The most important step of all? Relax!  It's wine not brain surgery. Follow these steps you should nail it. But if you miss the mark, chalk it up to experience. If you're like us, chances are you'll have the chance to do it all again real soon. And that means you're closer to that slurpingly good bottle.  


photo credit: Wine Republic
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Why you should put Red Wine in the Fridge

Posted by David Bowley on


A meaty glass of red wine is one of life's greatest pleasures.  And it's easy to plonk a bottle straight from the wine rack onto the dinner table.  Unlike white wine which needs a good chilling in the fridge, red wine makes sense at room temp, right?

No. Not always.

In Australia, our room temp isn't always ideal. When Steve Smith and the Aussie XI are punishing the Kiwis on a sunbaked MCG, your wine rack might be sitting in a room that's 25 degrees. And a Shiraz served at room temperature on a warm summer night may look sophisticated as hell, but it's actually a furry proposition. The tannins (that puckering dryness) will be exploding. The wine will taste overly rich and alcoholic and at $30+ a bottle, ain't nobody got time for hot wine.  You'll end up wishing you'd wasted your tastebuds on a Midori Sunrise instead. Yuk.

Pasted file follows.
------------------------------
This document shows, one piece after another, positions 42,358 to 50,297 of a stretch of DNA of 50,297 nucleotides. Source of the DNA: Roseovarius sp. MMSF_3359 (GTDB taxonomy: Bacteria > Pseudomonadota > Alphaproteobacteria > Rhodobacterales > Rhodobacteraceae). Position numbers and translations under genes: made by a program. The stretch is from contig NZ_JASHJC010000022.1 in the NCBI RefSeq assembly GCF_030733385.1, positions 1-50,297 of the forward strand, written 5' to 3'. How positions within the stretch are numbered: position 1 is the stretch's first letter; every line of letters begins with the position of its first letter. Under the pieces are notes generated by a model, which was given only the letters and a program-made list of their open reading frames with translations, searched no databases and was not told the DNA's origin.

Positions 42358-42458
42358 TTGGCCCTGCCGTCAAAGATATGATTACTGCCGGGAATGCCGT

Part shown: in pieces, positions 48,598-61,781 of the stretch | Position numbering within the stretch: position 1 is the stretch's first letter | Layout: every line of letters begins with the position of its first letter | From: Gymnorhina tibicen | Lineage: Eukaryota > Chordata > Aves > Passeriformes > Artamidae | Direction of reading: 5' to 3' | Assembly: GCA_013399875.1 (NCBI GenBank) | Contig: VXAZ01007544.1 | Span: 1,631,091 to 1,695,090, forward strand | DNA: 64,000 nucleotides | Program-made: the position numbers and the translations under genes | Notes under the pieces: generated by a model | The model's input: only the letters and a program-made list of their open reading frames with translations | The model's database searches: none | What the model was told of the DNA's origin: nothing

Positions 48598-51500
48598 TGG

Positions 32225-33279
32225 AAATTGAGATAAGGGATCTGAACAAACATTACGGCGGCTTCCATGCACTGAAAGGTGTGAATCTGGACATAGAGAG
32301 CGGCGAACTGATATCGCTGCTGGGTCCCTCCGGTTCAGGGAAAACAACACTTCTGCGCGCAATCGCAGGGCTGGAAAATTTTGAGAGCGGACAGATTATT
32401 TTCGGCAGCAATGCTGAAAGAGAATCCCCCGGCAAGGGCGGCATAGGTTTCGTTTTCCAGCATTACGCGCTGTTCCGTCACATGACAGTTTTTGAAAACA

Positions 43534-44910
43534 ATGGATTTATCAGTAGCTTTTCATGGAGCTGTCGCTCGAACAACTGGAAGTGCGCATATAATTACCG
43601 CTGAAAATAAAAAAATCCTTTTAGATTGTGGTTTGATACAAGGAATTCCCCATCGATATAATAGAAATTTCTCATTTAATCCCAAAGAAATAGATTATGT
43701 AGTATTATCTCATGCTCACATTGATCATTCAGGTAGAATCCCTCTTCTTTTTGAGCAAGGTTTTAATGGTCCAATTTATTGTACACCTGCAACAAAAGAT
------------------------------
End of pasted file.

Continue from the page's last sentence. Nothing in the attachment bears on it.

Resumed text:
Numbers of red wine sales are booming with two-thirds of us now preferring to slurp red over white. Still the big guys pump out the same beastly reds they always have. This is where you can get creative and with our help, find the wines that can be drunk chilled in the middle of the Aussie run chase. 
You read right.  Red wine. Chilled. 

Lighter reds that taste great from the fridge include Pinot Noir, Gamay and Montepuliciano. How cold you ask? Experiment to find what you like but aim for 10 to 14 degrees. Give it 20 minutes in the fridge before serving. Chilled reds generally taste spicier. Less powerful. With fruit flavours that are more like cherry and red berry. Refreshing for a hot day.